I found my journal from high school, and it was a really wholesome, nostalgic experience.
By Katie Powers | @katiepowers_6
Last night, I fell headfirst into a pit of nostalgia and spent some time reconnecting with my sixteen-year-old self. I could not shake how connected I felt to my past, so I did the only thing I knew how to do to process all of this: I sat down to write.
It all started when I couldn’t find a piece of paper with my mailbox number written on it tucked away in the contents of my entirely disorganized desk. I never found what I was looking for, but I did empty out and reorganize the mounds of crap that I’ve accumulated during my last three semesters of college. Let me tell you, folks: I have too much free time, and I found piles of gold in what objectively looked like garbage.
There were the classics, of course. Old movie ticket stubs, a bus ticket from a weekend away from Emerson at a friend’s house, and a bag of miscellaneous vitamins. I know, I know: those items do not sound exciting at all, but I kind of think they are. The way my brain works is that even the smallest things (like bags of old vitamins, apparently) can send me off, leaving me lost in old memories.
I can look at almost any item in my room and assign some sort of sentimental value to it. This is a trait I both love and hate about myself. While I love that I can find some meaning in the smallest of things, I also know that it can cause me to get too bogged down in the details at times. This is all to say that when I found literal folders of loose poetry and prose from old literature classes and books I both have and have not read, I was ecstatic. I spent time reading through poems that had made me furrow my brow in confusion during my first semester of college. Questions and comments filled the margins, at times the ink bleeding into something unreadable. Oh, Judy Grahn, Pat Parker, Marilyn Hacker, and Mary Oliver, how I grappled with your work.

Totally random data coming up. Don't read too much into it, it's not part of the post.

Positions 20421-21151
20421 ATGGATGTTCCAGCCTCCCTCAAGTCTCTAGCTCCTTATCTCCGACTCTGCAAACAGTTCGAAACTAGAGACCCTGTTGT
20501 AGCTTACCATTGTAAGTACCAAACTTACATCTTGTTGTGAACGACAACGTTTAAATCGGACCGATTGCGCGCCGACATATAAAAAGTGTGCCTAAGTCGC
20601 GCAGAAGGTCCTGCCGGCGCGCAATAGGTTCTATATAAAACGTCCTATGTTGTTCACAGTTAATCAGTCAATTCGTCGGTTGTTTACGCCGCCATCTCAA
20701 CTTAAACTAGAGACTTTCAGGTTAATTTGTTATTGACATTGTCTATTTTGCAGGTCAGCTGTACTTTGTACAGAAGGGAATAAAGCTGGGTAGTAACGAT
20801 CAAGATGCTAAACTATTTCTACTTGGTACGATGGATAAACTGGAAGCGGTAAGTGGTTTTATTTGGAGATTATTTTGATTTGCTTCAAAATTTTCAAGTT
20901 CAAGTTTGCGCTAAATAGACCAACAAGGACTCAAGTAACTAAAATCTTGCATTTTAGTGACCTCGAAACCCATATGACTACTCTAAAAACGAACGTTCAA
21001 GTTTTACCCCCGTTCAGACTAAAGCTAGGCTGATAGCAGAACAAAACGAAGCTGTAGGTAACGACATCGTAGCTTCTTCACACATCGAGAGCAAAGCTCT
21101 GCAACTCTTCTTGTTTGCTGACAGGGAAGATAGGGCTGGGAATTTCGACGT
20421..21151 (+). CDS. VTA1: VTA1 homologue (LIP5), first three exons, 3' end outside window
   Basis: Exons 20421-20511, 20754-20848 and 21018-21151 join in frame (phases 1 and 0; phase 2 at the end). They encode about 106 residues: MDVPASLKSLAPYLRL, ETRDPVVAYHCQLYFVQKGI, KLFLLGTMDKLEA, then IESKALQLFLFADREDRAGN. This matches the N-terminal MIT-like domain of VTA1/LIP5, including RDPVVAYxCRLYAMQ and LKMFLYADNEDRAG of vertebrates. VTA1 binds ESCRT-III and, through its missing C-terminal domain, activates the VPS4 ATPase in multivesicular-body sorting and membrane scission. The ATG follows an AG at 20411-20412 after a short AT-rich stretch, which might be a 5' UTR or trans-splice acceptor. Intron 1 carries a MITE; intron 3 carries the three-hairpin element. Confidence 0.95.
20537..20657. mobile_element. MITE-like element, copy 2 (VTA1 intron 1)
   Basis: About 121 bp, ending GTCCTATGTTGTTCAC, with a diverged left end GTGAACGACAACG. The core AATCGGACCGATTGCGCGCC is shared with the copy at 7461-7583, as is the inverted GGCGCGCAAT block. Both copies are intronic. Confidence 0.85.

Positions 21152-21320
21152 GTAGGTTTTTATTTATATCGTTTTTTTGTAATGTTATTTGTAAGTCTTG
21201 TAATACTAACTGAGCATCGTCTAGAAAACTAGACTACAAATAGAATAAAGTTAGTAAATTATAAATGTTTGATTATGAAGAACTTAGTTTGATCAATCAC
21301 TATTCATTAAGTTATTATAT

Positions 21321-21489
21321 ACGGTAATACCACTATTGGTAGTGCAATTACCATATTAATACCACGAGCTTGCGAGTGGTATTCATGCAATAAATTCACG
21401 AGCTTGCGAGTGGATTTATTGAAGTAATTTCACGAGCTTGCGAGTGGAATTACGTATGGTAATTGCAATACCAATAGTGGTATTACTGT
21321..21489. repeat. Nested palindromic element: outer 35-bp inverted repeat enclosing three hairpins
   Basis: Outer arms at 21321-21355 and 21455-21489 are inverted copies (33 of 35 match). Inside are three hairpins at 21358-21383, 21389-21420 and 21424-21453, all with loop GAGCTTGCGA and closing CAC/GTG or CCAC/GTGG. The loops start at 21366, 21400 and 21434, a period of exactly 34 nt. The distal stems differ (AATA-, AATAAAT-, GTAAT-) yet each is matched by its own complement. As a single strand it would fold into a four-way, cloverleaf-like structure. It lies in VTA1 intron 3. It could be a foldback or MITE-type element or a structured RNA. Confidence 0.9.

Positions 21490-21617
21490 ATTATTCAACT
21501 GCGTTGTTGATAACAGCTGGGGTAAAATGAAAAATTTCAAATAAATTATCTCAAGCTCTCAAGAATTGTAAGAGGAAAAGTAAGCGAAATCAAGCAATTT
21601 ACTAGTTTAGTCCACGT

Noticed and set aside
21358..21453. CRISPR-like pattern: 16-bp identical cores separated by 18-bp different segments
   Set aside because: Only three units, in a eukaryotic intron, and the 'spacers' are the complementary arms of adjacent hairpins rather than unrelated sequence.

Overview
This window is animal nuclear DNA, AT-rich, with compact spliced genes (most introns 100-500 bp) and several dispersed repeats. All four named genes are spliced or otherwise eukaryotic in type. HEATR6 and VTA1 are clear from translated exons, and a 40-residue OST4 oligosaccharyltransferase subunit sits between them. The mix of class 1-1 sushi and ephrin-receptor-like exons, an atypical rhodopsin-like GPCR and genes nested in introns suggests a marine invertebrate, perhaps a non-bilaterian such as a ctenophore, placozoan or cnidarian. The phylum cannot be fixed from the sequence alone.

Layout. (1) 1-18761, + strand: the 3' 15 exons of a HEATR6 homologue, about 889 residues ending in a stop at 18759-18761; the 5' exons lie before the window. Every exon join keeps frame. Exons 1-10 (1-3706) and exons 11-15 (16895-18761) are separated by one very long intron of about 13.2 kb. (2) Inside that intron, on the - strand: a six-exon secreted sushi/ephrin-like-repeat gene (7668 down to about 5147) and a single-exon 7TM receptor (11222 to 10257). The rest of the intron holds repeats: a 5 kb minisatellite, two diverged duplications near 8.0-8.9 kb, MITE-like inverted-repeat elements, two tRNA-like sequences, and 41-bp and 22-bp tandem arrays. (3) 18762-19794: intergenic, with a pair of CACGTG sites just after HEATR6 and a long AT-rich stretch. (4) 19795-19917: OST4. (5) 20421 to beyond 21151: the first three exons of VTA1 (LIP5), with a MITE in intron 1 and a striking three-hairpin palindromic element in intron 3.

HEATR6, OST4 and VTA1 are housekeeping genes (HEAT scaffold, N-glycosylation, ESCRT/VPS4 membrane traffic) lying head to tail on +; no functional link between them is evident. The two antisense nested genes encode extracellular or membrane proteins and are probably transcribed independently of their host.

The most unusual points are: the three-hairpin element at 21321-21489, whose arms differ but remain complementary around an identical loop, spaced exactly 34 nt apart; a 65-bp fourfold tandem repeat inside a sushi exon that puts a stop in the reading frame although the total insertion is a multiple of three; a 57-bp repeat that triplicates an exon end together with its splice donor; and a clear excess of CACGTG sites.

The next, and last, item I found caused what I am now thinking of as an explosion of nostalgia within my core being. Folks, I found my journal from high school—a purple, college-ruled notebook that looks worn. Whew, lots to unpack. I used this little baby for the first time during my summer before sophomore year of high school and filled it with some of (truly) the worst poetry I’ve ever read in my life. It’s okay though, I didn’t know any better. It was my outlet. I was misunderstood and emotional and contemplative (isn’t that how people say teens are?), and I needed somewhere to write shitty poetry.
The beginning of the notebook has a disclaimer (presumably for if my mom or someone else picked up the notebook) assuring everyone that I was completely fine, I just sometimes needed to write sad poetry. Okay, past Katie, okay.
Flipping through the notebook was quite the experience. I was taken back to a very different time in my life. I’m making fun of myself a bit in this piece, but this notebook is really where I worked out a lot of my feelings and frustrations during my time in high school. I have a timeline of events worked out in a way: friend breakups, my very first heartbreak, the moment I realized I wanted to write (like for real), the day I realized soccer did not make me happy anymore, moments that I felt really alone, and the times I felt despondent over the president’s bigotry or the country’s inaction on gun violence.